Have you been audited by the Canada Revenue Agency (“CRA”), or have they issued an Assessment against you without even talking to you!? You are not alone, but you do have options!
The results of an income tax audit are finalized when the Canada Revenue Agency issues a Notice of Reassessment. From the date noted on the reassessment, you will have 90 days to file a Notice of Objection. This signals to the CRA that you disagree with the results and want to dispute the findings. If you miss this 90-day deadline, there is an opportunity to file a request for an extension of time within 12 months from the expiration of this time limit.
Once the Notice of Objection is filed, an appeals officer from the CRA will make contact in approximately 6 to 9 months. If the assessment/reassessment pertains to income tax – all legal and collections actions will be held in a state of suspension. If the assessment/reassessment pertain to trust funds (GST/HST or Source Deductions), we will have to negotiate a nominal repayment plan until the dispute is resolved in order to avoid collections or legal action.
During this interim period, it is crucial that you confer with a tax professional who will represent your interests during this dispute resolution process.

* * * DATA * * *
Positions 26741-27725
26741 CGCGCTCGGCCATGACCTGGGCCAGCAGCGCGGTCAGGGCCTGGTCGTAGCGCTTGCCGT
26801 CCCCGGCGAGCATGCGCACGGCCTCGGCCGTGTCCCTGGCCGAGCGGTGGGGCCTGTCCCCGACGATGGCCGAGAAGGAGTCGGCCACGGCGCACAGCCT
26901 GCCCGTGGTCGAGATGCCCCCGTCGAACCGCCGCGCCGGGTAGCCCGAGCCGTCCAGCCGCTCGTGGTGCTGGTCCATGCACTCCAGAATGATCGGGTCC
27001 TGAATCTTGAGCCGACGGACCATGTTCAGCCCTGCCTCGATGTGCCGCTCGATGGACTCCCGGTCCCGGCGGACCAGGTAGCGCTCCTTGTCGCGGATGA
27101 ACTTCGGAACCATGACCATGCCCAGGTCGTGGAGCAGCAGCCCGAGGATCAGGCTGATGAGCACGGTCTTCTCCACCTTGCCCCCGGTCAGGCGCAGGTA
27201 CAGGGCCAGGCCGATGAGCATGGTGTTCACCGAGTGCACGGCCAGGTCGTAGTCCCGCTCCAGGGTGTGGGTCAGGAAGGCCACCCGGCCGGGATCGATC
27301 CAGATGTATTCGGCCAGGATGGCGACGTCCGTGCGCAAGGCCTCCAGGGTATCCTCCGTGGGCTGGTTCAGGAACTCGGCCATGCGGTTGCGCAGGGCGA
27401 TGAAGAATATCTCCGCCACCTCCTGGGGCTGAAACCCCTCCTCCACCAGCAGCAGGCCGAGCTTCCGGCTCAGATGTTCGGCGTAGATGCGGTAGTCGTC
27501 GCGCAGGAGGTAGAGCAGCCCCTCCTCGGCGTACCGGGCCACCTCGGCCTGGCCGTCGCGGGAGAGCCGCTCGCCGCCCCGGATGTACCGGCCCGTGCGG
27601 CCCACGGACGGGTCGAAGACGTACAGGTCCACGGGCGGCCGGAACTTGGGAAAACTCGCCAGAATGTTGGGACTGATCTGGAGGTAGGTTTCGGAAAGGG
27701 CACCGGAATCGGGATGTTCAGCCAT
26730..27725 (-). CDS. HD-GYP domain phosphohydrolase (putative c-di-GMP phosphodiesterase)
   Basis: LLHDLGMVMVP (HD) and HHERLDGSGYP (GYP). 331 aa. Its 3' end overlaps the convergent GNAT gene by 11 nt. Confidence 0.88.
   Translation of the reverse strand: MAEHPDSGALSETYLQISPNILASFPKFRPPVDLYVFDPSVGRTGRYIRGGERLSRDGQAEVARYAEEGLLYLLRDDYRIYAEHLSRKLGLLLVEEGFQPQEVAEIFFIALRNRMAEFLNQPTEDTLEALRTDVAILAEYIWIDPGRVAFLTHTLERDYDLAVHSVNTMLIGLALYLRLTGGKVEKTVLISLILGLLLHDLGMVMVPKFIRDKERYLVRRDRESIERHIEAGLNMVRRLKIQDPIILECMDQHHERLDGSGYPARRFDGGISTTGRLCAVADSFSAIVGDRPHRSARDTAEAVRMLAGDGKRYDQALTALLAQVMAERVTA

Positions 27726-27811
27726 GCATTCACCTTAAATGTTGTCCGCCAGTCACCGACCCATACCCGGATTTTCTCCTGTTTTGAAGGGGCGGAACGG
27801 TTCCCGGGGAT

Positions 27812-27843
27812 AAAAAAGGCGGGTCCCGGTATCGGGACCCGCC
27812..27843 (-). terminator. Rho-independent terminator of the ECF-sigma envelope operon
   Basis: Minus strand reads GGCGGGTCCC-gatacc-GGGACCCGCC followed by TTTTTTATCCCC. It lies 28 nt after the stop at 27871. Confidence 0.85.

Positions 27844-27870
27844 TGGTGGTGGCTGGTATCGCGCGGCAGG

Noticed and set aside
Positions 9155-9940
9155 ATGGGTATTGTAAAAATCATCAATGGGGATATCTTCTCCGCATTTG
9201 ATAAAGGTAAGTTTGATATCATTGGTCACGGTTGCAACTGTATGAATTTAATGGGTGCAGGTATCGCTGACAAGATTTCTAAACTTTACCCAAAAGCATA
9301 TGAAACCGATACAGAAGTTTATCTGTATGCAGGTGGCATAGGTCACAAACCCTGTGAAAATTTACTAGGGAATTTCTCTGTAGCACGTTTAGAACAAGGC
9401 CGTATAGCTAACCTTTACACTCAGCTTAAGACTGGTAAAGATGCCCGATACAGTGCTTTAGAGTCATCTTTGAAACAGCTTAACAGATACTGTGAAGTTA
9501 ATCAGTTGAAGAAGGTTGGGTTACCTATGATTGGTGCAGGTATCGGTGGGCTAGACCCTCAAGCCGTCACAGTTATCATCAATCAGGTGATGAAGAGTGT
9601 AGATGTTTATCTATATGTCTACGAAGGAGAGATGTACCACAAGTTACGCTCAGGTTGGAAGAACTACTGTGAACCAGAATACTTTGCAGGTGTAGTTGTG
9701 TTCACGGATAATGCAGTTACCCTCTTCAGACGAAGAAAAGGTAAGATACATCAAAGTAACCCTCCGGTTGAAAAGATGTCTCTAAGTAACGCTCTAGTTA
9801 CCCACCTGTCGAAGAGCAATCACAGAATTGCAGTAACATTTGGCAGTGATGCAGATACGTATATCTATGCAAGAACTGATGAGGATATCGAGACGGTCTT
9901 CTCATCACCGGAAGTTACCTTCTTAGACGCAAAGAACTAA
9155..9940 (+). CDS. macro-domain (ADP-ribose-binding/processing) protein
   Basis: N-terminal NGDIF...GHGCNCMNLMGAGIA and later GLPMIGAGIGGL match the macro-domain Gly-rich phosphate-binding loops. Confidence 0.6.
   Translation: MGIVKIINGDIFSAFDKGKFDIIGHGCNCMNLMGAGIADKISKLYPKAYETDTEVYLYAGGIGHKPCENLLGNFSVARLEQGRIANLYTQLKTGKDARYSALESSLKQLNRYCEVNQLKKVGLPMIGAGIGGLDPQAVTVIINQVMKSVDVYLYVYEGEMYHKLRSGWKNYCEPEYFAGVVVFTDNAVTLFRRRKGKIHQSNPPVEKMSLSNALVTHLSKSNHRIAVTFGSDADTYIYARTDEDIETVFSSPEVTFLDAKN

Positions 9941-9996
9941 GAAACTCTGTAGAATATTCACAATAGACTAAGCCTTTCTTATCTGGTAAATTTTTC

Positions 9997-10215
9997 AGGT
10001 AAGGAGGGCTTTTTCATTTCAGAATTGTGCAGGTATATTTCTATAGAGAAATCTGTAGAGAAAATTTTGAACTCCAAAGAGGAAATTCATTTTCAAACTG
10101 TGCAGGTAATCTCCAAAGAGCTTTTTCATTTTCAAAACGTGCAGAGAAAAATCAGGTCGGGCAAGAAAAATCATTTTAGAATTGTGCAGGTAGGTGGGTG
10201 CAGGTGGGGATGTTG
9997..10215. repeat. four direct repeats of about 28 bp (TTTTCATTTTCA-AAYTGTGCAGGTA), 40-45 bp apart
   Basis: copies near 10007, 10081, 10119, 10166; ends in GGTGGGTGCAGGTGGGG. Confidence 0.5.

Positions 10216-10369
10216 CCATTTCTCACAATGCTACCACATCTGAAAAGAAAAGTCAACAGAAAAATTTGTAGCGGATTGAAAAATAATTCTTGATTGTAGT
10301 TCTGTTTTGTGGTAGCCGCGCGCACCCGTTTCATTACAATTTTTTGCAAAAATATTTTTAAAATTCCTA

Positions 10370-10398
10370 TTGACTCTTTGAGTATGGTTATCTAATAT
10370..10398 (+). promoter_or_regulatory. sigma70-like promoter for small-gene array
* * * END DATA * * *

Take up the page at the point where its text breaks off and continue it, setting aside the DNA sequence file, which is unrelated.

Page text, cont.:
Our role would be to conduct a review of the books and records examined by the Canada Revenue Agency Auditor to identify discrepancies, errors and the incorrect application of the law. Once this examination is complete, a lawyer at Rosen Kirshen Tax Law will prepare written representations, which are founded in law and fact. Once the Appeals Officer makes contact, we would submit our findings for review.
The Appeals Officer may render any of the following decisions:
- Vacate the reassessment, meaning that the Appeals Officer agrees with the taxpayer;
- Vary the reassessment, meaning that the Appeals Officer accepts some of the taxpayer’s arguments and a new reassessment will be issued that reflects this; or
- Confirm the reassessment, meaning that the Appeals Officer rejects the taxpayer’s arguments.
Whether the reassessment is varied or confirmed, you still have the right to further dispute the CRA’s findings by filing an Appeal in the Tax Court of Canada.
The CRA may also issue Notices of Assessment without first auditing a taxpayer, or if you do not respond to their audit questions. These include:
- Net Worth Assessments;
- Notional / Arbitrary Assessments;
- Trust Examinations;
- Third Party Assessments for Directors Liability; and
- Third Party Assessments under Section 160 of the Income Tax Act.
If you disagree with a CRA Assessment or Reassessment, contact a lawyer at Rosen Kirshen Tax Law to discuss your options.
Collection of Disputed Amounts
Complaints and Disputes
Dispute Resolution Process
How to Object to a Notice of Assessment or Reassessment
CRA Section 160: Can I fight a Section 160 Assessment?
This posting provides information of a general nature only. It does not provide legal advice nor can it or should it be relied upon. All taxation situations are specific to their facts and will differ from the situations in the articles and postings. If you have specific legal questions you should consult with a lawyer.